Two nights before the election, I confidently texted a friend my prediction that―notwithstanding the Comey outrage―Hillary would “win in a landslide.” The next day I stood in line for over three and a half hours on the sidewalks of Philadelphia under moonlit autumn skies in hopes of seeing her, Bill, Michelle and Barack share their joy at the imminent election of our first woman president.


This past weekend I attended a very powerful and moving ceremony that brought various stakeholders together in the community for a peace vigil. A tableau of diversity and collaboration between clergy of all faiths; the LGBTQ community; the Hispanic Alliance; organizations devoted to advocating for the disabled, the disenfranchised, and the lonely, I felt right at home … a small, local vigil held on a cold January night, no news media present. Earlier in the day, I had facilitated our Women’s Writing Circle which brought together incredible energy, talent and pathways to healing life’s traumas through the written word.

It was here, in these settings, I felt I could make a difference and even continue to realize my own potential as a woman.

Sure, thousands of women marching this Saturday portends powerful visuals on television and the internet. But after the 24-hour news cycle ends, pundits will analyze the energy and spit it out. Then what? It’s back to the Twitter tirades and the men whose mantras revolve around power and money.

As we celebrate Martin Luther King Jr. today, I feel hope, against all odds, in a world teetering on the verge of lunacy. It was eight years ago today I stood on the University of Arizona campus with the citizens of Tucson and my fellow VISTA members in National Service. As we marched in solidarity, we were handed long-stemmed red roses under blazing desert skies where in the distance the Santa Catalina Mountains offered majestic eternity. It was a march to commemorate we can never take freedom for granted; to honor those who fought so hard for civil rights. The tenor of that march was peace, not anger; joy, not anguish; moving forward under a new president―the first African American president―not fear that hate and deplorable conduct have infiltrated every corner of our society and our country.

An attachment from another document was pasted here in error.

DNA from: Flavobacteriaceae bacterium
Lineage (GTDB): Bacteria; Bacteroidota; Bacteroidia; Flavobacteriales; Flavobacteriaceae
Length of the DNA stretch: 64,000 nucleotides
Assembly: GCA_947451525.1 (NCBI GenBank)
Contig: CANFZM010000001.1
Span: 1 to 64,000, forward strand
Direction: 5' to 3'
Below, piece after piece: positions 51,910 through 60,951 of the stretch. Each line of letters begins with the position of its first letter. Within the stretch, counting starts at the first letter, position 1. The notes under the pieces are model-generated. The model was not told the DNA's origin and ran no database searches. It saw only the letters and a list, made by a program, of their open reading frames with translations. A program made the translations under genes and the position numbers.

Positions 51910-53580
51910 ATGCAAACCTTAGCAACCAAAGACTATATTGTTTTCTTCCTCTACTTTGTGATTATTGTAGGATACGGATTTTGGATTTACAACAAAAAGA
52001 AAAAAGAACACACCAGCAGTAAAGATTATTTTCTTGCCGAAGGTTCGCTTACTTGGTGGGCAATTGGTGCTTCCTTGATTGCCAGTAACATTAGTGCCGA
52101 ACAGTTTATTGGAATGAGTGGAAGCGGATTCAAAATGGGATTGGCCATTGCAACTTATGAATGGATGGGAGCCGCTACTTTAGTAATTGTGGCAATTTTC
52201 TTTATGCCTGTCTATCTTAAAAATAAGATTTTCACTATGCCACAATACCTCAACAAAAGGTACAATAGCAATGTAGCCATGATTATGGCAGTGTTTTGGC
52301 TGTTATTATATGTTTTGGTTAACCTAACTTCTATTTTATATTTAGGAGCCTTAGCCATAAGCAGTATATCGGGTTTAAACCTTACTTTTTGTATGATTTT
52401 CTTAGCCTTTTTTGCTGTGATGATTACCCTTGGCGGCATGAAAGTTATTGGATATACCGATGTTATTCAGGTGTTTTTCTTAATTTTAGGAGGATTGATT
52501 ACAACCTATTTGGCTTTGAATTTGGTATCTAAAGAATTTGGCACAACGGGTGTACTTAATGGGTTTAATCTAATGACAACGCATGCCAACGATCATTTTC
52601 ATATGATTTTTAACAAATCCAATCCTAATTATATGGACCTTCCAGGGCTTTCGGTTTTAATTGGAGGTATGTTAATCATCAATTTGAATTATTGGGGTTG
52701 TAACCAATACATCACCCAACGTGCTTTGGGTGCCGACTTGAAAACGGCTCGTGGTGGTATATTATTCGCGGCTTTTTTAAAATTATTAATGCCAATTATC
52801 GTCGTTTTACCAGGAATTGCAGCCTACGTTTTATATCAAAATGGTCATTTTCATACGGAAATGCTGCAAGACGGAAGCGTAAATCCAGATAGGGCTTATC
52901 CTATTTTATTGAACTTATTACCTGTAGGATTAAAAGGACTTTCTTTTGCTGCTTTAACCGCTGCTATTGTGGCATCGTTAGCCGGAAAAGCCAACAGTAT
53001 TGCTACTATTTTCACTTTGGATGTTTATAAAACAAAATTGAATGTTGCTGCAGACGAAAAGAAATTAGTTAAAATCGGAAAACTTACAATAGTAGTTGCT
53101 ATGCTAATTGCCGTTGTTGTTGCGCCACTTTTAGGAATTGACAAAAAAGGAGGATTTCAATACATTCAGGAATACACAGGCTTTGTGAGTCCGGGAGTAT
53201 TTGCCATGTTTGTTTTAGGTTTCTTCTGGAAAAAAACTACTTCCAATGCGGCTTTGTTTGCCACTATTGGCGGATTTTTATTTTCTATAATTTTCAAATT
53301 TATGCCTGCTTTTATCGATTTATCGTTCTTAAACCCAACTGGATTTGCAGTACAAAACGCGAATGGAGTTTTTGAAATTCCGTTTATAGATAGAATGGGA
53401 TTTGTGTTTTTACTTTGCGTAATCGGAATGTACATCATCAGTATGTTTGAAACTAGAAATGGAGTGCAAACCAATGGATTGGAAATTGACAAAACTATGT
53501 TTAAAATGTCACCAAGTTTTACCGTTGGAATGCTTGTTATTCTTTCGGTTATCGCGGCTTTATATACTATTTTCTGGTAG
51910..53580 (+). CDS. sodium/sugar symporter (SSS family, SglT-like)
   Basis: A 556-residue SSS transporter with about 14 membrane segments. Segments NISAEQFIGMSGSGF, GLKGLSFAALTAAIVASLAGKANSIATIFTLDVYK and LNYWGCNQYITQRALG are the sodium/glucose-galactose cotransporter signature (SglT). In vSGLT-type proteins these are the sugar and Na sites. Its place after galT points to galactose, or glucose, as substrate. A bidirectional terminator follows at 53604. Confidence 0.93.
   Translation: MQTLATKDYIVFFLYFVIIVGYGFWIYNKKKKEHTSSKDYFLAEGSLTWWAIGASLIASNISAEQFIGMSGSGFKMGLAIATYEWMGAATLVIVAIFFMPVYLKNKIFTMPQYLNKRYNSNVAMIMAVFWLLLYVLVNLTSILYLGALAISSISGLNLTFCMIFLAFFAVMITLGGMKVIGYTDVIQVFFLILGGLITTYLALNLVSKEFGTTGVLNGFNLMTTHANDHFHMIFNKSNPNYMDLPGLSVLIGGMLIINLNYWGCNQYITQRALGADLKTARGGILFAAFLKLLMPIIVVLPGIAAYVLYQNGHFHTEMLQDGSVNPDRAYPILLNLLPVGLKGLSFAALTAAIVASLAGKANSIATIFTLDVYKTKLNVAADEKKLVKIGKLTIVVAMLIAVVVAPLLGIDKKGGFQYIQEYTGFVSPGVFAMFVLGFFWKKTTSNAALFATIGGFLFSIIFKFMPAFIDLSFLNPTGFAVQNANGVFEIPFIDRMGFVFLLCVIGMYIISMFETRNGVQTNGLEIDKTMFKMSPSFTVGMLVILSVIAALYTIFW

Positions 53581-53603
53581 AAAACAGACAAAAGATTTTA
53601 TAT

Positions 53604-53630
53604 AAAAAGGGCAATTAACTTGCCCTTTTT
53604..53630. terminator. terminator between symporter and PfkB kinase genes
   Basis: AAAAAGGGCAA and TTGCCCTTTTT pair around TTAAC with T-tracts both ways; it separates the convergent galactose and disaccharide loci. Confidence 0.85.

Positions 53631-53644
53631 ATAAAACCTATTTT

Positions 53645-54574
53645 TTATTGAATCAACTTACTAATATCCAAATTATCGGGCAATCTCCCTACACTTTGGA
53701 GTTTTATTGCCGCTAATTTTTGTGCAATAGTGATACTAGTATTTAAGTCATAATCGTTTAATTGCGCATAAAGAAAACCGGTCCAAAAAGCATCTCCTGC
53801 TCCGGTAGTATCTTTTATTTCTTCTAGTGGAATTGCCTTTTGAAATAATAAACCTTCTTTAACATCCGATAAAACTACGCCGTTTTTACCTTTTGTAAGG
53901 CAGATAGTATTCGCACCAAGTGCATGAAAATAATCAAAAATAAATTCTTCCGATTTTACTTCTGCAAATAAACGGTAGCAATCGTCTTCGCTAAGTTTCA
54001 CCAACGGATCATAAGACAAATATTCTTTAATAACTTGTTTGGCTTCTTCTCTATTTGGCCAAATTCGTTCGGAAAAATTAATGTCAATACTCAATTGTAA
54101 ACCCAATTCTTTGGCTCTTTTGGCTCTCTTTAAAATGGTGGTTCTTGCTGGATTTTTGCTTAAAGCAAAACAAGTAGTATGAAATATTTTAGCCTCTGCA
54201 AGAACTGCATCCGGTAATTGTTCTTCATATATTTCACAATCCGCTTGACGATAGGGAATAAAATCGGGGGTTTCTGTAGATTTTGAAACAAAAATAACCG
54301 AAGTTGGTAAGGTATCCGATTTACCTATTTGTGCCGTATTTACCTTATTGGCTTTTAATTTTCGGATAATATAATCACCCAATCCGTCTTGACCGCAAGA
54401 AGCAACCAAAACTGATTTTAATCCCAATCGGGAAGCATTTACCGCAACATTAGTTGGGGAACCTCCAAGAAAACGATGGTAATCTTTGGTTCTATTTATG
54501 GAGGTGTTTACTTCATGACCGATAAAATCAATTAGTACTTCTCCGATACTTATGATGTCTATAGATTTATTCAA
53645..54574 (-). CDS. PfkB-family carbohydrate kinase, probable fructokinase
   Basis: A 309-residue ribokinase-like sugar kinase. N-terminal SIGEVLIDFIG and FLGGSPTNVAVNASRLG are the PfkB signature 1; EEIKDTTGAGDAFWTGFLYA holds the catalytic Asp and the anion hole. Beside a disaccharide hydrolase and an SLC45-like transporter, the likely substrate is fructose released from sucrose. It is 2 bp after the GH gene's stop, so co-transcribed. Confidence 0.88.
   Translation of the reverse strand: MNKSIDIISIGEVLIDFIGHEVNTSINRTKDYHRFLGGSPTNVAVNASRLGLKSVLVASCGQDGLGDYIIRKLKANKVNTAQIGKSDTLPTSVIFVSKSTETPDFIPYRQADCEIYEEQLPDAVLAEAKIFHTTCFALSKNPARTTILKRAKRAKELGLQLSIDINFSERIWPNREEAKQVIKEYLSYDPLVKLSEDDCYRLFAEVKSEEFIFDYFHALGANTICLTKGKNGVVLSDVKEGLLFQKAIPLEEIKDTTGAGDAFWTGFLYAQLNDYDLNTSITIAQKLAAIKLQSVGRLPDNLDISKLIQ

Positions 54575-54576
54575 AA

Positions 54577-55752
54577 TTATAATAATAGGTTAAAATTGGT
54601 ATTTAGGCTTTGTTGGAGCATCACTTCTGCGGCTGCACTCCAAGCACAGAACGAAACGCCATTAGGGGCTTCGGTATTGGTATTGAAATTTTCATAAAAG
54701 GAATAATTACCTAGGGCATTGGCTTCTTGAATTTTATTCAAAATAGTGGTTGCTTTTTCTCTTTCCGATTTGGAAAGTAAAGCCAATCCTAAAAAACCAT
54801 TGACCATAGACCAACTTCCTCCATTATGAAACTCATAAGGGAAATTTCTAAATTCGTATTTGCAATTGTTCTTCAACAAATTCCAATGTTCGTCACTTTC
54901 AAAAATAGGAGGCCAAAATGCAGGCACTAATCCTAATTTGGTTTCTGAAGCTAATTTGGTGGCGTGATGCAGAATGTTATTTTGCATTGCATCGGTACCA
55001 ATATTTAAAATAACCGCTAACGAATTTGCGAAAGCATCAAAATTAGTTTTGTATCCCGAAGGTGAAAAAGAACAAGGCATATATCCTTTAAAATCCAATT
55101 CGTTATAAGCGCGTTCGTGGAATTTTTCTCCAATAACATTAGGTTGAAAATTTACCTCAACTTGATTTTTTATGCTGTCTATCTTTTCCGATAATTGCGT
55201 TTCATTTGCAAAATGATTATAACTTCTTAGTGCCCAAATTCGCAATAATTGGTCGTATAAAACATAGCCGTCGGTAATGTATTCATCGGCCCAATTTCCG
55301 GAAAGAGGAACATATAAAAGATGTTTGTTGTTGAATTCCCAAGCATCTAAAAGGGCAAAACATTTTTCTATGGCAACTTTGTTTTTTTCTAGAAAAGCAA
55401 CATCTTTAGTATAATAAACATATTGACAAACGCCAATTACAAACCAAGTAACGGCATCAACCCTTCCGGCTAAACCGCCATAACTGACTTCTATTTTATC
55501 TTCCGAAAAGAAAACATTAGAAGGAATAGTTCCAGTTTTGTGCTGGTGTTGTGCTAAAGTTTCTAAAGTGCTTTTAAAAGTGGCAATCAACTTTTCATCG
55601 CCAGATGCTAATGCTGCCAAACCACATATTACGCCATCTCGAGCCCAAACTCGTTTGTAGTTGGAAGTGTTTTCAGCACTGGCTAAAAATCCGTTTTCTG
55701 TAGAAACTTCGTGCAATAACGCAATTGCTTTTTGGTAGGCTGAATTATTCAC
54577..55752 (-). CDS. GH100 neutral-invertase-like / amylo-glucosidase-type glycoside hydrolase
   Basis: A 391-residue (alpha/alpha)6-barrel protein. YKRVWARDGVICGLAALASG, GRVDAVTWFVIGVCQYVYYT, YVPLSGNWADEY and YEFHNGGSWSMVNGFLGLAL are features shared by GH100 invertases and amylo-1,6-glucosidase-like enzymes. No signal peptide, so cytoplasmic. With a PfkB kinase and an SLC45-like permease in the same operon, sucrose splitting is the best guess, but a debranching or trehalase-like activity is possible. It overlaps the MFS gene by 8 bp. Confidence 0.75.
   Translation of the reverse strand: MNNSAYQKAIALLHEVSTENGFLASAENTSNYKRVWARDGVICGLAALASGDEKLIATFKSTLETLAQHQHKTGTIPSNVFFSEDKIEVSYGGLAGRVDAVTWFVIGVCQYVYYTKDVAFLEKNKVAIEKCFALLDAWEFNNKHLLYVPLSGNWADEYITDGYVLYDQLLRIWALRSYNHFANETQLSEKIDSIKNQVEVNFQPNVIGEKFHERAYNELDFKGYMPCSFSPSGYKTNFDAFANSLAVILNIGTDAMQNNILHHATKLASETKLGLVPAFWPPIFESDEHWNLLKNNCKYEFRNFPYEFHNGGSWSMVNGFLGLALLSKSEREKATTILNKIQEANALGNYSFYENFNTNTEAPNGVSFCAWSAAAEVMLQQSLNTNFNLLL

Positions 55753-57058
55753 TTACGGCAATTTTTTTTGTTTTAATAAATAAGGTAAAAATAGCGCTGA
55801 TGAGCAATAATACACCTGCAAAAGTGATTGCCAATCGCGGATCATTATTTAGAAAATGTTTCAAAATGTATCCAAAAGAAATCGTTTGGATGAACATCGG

I have spent the last seven years facilitating this writing group for women to honor and find their voices. I think I’ve learned that my energy is best spent in ways other than marching and politicking; in living my life as an empowered woman … sharing my gifts with the community. I don’t feel I’m standing on the sidelines, but on the front lines.

So, I won’t be marching with my sisters in the streets of DC or Philadelphia. I’m with them in spirit and in heart and I wish them only the best. But here’s the thing. My journey has taken me down a quieter, less noisy path, hopes no less high, yet tempered with age and experience.